• The 2007 New Orleans Saints haven't played very well so far, being outscored by 17 and 31 points in two games this year. Twenty-one teams from 1970-2006 were outscored by at least 17 points in their first two games, with the '06 Raiders being the most recent example. That's not a very good sign. On the other hand, the Saints don't have to look too far back for some hope. The 2002 Eagles lost in the NFC Championship game and then started the '03 season with 17 and 21 point losses at home. They'd make it back to the NFC Championship game again that season.
  • Twenty teams from '70-'06 were outscored by 48 or more points in their first two games, with the Colts and Saints having each done it three times. While the 2007 Saints broke that tie, this is far from the worst start in franchise history. New Orleans was outscored by 92 points in their first two games of '73, and by 59 and 49 in '75 and '76. That's not a misprint -- the Saints lost 62-7 on opening day, 1973, to the Falcons. Atlanta would get shut out 31-0 the following week to the Rams. Remarkably, that Saints team managed to still win five of its last eleven games. The Colts had their three pitiful starts in '78, '85 and '86.
  • How about the best start? The '70 Lions were +75 and the '75 Skins were +74. Only two teams have been +60 in the past quarter-century, the '06 Chargers and the '89 Browns. None of those teams won the Super Bowl, but one of the linebackers had a pretty cool sack dance.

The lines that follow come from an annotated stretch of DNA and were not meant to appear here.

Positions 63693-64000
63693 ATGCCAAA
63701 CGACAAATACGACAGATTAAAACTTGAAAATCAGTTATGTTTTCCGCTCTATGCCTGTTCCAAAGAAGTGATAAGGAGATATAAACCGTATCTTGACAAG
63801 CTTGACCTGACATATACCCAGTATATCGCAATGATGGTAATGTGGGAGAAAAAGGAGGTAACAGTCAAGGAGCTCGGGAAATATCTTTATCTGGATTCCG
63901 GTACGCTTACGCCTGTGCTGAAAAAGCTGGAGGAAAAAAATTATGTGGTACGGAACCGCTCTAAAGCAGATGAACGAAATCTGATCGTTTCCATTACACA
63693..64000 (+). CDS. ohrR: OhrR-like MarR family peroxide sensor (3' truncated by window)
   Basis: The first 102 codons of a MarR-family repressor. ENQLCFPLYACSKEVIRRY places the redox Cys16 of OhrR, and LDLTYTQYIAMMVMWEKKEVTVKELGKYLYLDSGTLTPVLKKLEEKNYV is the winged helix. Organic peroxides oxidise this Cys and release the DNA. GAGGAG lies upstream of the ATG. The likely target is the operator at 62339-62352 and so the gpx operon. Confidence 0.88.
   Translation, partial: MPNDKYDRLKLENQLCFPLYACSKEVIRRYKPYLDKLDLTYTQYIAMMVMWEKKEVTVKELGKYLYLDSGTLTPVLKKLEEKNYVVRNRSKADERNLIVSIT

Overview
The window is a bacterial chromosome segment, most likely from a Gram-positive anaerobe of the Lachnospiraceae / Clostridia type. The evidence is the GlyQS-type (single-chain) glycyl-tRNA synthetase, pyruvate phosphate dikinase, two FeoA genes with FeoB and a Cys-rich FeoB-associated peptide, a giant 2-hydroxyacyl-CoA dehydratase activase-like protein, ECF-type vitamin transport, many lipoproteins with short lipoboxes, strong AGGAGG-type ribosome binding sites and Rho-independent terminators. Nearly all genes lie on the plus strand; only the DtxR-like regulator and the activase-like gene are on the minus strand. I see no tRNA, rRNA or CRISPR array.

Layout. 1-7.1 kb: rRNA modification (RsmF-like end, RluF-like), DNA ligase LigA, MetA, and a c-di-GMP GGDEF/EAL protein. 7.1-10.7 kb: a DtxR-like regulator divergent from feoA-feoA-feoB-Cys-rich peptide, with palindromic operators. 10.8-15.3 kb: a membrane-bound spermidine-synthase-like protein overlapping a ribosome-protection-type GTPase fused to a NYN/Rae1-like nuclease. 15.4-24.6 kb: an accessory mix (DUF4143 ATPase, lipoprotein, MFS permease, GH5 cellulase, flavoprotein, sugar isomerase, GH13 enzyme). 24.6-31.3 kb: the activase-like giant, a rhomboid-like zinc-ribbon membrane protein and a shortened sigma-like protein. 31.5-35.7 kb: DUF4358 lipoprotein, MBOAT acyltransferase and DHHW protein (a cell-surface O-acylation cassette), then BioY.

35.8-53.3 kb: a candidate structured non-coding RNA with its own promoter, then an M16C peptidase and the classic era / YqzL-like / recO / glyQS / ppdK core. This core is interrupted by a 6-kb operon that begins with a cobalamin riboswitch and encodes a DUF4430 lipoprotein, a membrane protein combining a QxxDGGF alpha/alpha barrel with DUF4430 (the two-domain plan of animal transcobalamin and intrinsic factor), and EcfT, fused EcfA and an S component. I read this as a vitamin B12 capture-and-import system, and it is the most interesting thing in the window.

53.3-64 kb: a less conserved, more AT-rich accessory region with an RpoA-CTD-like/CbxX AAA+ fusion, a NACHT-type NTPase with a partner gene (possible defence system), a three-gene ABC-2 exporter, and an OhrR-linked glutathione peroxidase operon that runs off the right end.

• Dallas has 80 points, which is a lot. The Cowboys are the 10th team since the merger to score over 80 points after two weeks. But while Tony Romo and company may have outscored every team in the league, it's not the biggest offensive explosion in Big D's history. The 1971 Cowboys scored 13 TDs in its first two games, led the league in scoring and won the Super Bowl. In the past fifteen years, only the '01 Colts (87 points), '99 Redskins (85) and '98 49ers (81) have scored over 80 points, and all of them but the 2001 Colts at least made the playoffs.
  • Atlanta has 10 points, which is a little. The Raiders and Bucs had fewer last year, and the '03 Eagles had just ten points after two weeks, as well. In the past decade it's only happened two other times: the 2002 Ravens (7 points scored, ended the season ranked 24th in points scored) and the 2001 Redskins (3, 28th).
  • As noted earlier, the Steel Curtain has been in full effect in Pittsburgh this year, having surrendered just ten points after two weeks. The Chargers, Bears, Ravens and Falcons all allowed fewer than ten points after two weeks last year. The '05 Colts and '03 Seahawks were the only teams to do that in the prior three years.
  • While the Bengals allowed 51 points yesterday, the Giants are last in the league with 80 points allowed to date. The Browns aren't much better, having allowed 79 points. That's really bad; in the past decade, only the '03 Cardinals and '02 Lions have allowed 79 or more points after two weeks. Those two teams finished with 12 and 13 losses, respectively, and both ranked in the bottom two in points allowed that season. The '89 Steelers (92 points allowed) were the second worst since the merger (behind the '73 Saints), but Pittsburgh would rebound and even win a playoff game that year.

This entry was posted on Monday, September 17th, 2007 at 12:31 am and is filed under General. You can follow any responses to this entry through the RSS 2.0 feed. Both comments and pings are currently closed.